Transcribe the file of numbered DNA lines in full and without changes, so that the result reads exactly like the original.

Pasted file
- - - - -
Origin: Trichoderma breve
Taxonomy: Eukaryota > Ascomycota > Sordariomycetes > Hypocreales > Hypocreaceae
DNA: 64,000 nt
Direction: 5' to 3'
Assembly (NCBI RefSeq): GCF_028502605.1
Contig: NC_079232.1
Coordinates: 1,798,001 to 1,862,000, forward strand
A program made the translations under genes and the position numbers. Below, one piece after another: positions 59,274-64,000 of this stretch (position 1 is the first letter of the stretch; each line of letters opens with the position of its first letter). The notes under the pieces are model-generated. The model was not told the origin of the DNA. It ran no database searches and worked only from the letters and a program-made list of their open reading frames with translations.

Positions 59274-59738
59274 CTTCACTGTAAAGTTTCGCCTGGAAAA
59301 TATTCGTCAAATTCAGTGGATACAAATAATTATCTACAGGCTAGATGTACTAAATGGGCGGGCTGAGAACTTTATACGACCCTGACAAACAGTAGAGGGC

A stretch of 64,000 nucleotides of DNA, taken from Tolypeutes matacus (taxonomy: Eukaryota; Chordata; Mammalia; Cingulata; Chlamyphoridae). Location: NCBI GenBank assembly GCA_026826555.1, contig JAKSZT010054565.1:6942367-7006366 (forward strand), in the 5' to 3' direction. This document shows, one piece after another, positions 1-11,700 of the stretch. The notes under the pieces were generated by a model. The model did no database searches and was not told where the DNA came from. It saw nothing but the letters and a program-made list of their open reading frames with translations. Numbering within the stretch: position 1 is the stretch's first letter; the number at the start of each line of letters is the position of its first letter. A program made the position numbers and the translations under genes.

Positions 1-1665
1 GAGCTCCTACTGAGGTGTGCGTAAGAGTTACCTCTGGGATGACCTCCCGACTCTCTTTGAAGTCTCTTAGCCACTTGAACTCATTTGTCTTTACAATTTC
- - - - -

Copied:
Origin: Trichoderma breve
Taxonomy: Eukaryota > Ascomycota > Sordariomycetes > Hypocreales > Hypocreaceae
DNA: 64,000 nt
Direction: 5' to 3'
Assembly (NCBI RefSeq): GCF_028502605.1
Contig: NC_079232.1
Coordinates: 1,798,001 to 1,862,000, forward strand
A program made the translations under genes and the position numbers. Below, one piece after another: positions 59,274-64,000 of this stretch (position 1 is the first letter of the stretch; each line of letters opens with the position of its first letter). The notes under the pieces are model-generated. The model was not told the origin of the DNA. It ran no database searches and worked only from the letters and a program-made list of their open reading frames with translations.

Positions 59274-59738
59274 CTTCACTGTAAAGTTTCGCCTGGAAAA
59301 TATTCGTCAAATTCAGTGGATACAAATAATTATCTACAGGCTAGATGTACTAAATGGGCGGGCTGAGAACTTTATACGACCCTGACAAACAGTAGAGGGC

A stretch of 64,000 nucleotides of DNA, taken from Tolypeutes matacus (taxonomy: Eukaryota; Chordata; Mammalia; Cingulata; Chlamyphoridae). Location: NCBI GenBank assembly GCA_026826555.1, contig JAKSZT010054565.1:6942367-7006366 (forward strand), in the 5' to 3' direction. This document shows, one piece after another, positions 1-11,700 of the stretch. The notes under the pieces were generated by a model. The model did no database searches and was not told where the DNA came from. It saw nothing but the letters and a program-made list of their open reading frames with translations. Numbering within the stretch: position 1 is the stretch's first letter; the number at the start of each line of letters is the position of its first letter. A program made the position numbers and the translations under genes.

Positions 1-1665
1 GAGCTCCTACTGAGGTGTGCGTAAGAGTTACCTCTGGGATGACCTCCCGACTCTCTTTGAAGTCTCTTAGCCACTTGAACTCATTTGTCTTTACAATTTC